Hello, my name is Pavlo Cherchatyi, and for the time being, I am doing an internship at the Press and Information Office of the EU Delegation to Ukraine. By reading this post you will find out how studying at the Democracy and Governance Master’s Programme helped me to pursue an internship at the EU Delegation.
What is my internship about?
Back in July, having successfully participated in the last stage of the internship competition and an interview, I was invited to join a dynamic team at the EU Delegation in Kyiv.
First and foremost, the Delegation of the EU is the official external mission of the European Union that represents the organization in the world. The diplomatic mission carries out the EU’s Common Foreign and Security Policy.
For me this internship meant a lot: first and foremost, I was very interested in the role of the EU as an influential external actor in helping Ukraine to conduct large-scale political and social transformations, as well as EU-Ukraine relations a bit more generally.
Secondly, I was directly exposed to the work of the organization as an insider. Last but not least, I was planning to conduct comprehensive thesis research on how the EU is trying to induce positive change in Ukraine with regard to tackling the issue of corruption.
Therefore, the idea of interviewing the experts who advance EU initiatives on the ground and know the “hidden stones” and gaps of the system served as serious motivation to apply for this internship. To cut it short, this experience, in all respects, was something I really wanted, and I was lucky enough to be selected.
What are my key responsibilities?
The Press and Information Section, where I am now, largely works with media- and journalism-related questions. Nonetheless, its broader strategy includes a regional outreach by bringing EU values and culture through the organization of different cultural and social events such as forums, conferences, festivals, different quizzes, and workshops (I took part in many events myself).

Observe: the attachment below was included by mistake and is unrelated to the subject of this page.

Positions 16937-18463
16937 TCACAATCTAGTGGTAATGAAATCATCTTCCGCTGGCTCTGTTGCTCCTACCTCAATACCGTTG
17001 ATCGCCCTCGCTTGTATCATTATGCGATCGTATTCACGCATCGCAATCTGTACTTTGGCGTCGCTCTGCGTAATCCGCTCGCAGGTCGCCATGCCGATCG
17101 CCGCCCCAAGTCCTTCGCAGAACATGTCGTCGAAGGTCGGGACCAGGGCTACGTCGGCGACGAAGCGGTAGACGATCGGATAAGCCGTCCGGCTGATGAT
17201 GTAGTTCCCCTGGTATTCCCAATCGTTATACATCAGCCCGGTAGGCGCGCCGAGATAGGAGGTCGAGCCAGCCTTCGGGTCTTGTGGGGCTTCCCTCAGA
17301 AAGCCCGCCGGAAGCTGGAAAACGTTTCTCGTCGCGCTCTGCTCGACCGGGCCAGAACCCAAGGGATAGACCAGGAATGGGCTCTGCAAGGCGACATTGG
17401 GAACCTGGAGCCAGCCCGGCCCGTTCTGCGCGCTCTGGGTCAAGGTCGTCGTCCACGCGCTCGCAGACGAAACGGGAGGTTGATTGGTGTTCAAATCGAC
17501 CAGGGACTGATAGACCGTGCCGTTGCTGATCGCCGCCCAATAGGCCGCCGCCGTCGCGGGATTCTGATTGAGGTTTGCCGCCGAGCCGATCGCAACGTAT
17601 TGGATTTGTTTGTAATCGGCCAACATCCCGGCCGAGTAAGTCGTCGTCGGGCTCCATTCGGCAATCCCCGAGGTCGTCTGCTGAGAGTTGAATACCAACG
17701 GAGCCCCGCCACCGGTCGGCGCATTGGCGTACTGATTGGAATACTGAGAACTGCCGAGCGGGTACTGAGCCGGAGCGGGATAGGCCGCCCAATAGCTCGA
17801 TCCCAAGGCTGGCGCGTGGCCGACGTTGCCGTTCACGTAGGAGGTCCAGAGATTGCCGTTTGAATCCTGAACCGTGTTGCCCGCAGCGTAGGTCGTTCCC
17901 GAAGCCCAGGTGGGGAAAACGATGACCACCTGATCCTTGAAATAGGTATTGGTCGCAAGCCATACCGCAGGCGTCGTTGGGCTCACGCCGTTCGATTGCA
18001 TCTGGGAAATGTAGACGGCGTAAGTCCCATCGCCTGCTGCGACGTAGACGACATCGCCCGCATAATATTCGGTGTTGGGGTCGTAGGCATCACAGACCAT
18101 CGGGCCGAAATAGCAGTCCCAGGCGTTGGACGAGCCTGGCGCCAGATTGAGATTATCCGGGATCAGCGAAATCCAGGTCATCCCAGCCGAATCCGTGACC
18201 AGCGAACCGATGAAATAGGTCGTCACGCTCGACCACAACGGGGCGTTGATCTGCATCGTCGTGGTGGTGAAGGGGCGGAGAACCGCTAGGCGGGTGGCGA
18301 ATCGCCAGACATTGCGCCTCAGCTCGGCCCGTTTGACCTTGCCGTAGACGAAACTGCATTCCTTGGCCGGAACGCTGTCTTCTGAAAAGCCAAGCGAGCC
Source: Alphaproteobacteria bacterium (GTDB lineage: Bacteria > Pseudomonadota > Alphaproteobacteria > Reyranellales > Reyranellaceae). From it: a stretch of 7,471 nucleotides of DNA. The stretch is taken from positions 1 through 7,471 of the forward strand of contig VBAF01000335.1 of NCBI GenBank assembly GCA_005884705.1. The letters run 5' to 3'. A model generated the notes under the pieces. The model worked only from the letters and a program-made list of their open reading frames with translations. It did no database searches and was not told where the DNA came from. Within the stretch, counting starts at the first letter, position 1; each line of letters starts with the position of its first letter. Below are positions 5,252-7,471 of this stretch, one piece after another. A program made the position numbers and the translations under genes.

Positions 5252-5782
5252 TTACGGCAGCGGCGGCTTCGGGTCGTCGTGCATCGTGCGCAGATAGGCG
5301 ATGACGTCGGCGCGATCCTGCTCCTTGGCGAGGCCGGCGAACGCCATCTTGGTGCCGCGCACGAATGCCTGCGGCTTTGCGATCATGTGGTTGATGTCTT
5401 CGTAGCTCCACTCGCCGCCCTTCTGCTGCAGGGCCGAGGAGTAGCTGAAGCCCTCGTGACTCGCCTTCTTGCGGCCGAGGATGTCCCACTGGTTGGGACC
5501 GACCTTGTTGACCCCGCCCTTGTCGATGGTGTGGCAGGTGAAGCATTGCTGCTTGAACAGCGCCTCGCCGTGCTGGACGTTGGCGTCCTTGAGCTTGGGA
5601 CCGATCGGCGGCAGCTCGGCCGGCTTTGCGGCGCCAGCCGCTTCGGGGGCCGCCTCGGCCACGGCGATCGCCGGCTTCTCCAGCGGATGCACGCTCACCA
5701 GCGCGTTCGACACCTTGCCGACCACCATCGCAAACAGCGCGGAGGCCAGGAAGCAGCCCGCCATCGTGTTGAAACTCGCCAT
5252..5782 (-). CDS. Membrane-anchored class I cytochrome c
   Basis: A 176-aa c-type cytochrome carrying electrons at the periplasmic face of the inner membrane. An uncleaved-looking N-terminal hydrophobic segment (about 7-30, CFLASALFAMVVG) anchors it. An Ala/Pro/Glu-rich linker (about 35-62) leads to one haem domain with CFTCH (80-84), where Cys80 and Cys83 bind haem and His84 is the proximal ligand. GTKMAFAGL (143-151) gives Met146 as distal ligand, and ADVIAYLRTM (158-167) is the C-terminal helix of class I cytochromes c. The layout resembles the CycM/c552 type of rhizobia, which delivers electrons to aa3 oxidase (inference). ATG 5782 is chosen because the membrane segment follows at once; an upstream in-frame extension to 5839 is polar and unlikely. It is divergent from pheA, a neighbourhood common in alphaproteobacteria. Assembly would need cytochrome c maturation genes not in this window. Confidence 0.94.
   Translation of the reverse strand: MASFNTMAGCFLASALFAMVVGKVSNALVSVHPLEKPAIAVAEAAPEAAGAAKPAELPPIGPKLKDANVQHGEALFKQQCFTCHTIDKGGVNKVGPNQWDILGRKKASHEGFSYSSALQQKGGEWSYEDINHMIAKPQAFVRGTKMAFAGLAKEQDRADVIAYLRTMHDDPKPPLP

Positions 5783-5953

Here at the office, I assist my colleagues in conducting research on the media-related issues, help to coordinate activities and events of the EU networks in Ukraine, assist in preparing posts for the Delegation’s social media profiles, answer requests, take notes at the meetings, as well as help with different administrative issues. Apart from this, my main task was to help with organizing a big forum of all the EU networks in Ukraine, an event that gathered more than 350 proactive participants.
How have my studies brought me to where am I now?
I believe that in order to answer this question we need to look at the Democracy and Governance programme from a slightly broader perspective and leave a conventional understanding aside, implying that to research, for instance, the EU or IR or work in these areas you have to be a student in these precise domains.
Throughout the programme, I personally liked that it provides quite strong methodology and research skills and good general theoretical fundamentals. At the other end, the programme gives a lot of space and freedom where students can maneuver themselves based on their respective spheres of interest.
I personally gained a strong interest in the EU’s external governance, having participated in Kristina Muhhina’s class on public governance, where we dealt with numerous cases of successful public administration reform by studying and analyzing different countries’ experiences along with their nuances, learning from failed cases, as well as debating on different questionable topics.
Subsequently, I took part in the qualitative research methods class, where Kristina shared her professional experience regarding research on the EU Neighbourhood Policy and Eastern Partnership, both of which Ukraine is a part.
I was also very inspired by Vello Pettai’s class in Political and Social Change, where we had a good chance to get acquainted with different systems of measurement by comparing dozens of different countries, understanding different political regimes in depth and getting to know what, for instance, a “critical juncture” is or the difference between “extractive” and “inclusive” institutions.
Looking back, it is a slightly difficult task to pinpoint one particular class or some concrete aspect of the programme, as I believe that each, even small, detail is very important and taught me something new and valuable. I guess the program overall is fairly well organized and prepares you well for the job market.
It is also that the professors and students whom I met during my studies in Tartu played a serious role in my worldview, as I was looking up to them and learning something new every day.
Last but not least, I really valued the feedback that I have been getting from professors in Tartu on whatever task I had, which helped greatly to move forward and improve my skills. All of these instances made a serious impression in choosing my research area and a potential career path to pursue.
If you would like to know more about my internship, please contact me at: firstname.lastname@example.org.